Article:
Life Holidays & Observances Black History Month
The theme for Black History Month 2019 follows
"Black Migrations" honoring African Americans
in motion -- as they moved from the farm to the
and from poverty to the national stage
business, politics, literature and the arts.
Each year beginning on February 1, an entire month of events are planned nationwide honoring the contributions of African Americans.
The theme for Black History Month in 2019 is "Black Migrations" tracking the continuous movement of blacks from the American South to the industrialized North and beyond.
Beginning in the early 20th century, a growing number of black industrial leaders and black entrepreneurs emerged as families relocated from farms to cities, and from the South to the more industrialized Northeast and Midwest.
Along with the emergence of new music genres -- like ragtime, blues, and jazz -- the Harlem Renaissance in New York Citry also signaled a blossoming of the visual and literary arts.
Well into the century, blacks continued to break the color barrier in sports, business and politics, and have recently challenged the traditional bastions of wealth and power to gain popular support at the local, state, and national level.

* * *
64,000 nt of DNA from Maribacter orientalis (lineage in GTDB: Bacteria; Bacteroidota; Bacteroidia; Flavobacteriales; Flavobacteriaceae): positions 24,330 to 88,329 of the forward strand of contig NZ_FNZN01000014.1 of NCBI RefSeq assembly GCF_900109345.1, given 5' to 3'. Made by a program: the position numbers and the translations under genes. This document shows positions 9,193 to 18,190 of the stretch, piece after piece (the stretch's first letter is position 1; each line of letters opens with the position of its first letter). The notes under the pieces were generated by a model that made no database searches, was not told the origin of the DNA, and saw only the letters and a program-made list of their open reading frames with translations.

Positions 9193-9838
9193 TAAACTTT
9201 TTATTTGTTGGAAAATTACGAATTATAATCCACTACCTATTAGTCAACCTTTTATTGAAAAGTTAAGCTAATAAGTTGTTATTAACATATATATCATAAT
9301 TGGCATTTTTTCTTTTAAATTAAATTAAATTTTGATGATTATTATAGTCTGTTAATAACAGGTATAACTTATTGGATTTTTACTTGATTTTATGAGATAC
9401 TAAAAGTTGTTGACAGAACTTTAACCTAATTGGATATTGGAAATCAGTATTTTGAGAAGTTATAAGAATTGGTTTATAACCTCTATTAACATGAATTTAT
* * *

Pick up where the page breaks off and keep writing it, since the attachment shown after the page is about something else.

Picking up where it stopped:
Black migrations into the 21st century
Today, black migrations are worldwide. In fact, an influx of black immigrants from the Caribbean and Africa are more likely to become citizens or to be proficient English speakers when compared to other immigrant groups.
Ironically, African-American millenials have reversed the historic trend in recent years with an uptick in black populations looking for jobs and cheaper housing in Atlanta and Houston. The sudden shift is not lost on economist and historians, who now see the North-South migration coming full circle.
All about Black History Month
Black History Month first originated as part of an initiative by writer and educator Dr. Carter G. Woodson, who launched Negro History Week in 1926. Woodson proclaimed that Negro History Week should always occur in the second week of February — between the birthdays of Frederick Douglass and Abraham Lincoln.
Since 1976, every American president has proclaimed February as Black History Month. Today, other countries such as Canada and the United Kingdom also devote an entire month to celebrating black history.
The Web is a great place to find out more about that history — in poetry, literature, the arts, sciences, sports and entertainment — making Black History Month a time of fun, celebration, and learning.
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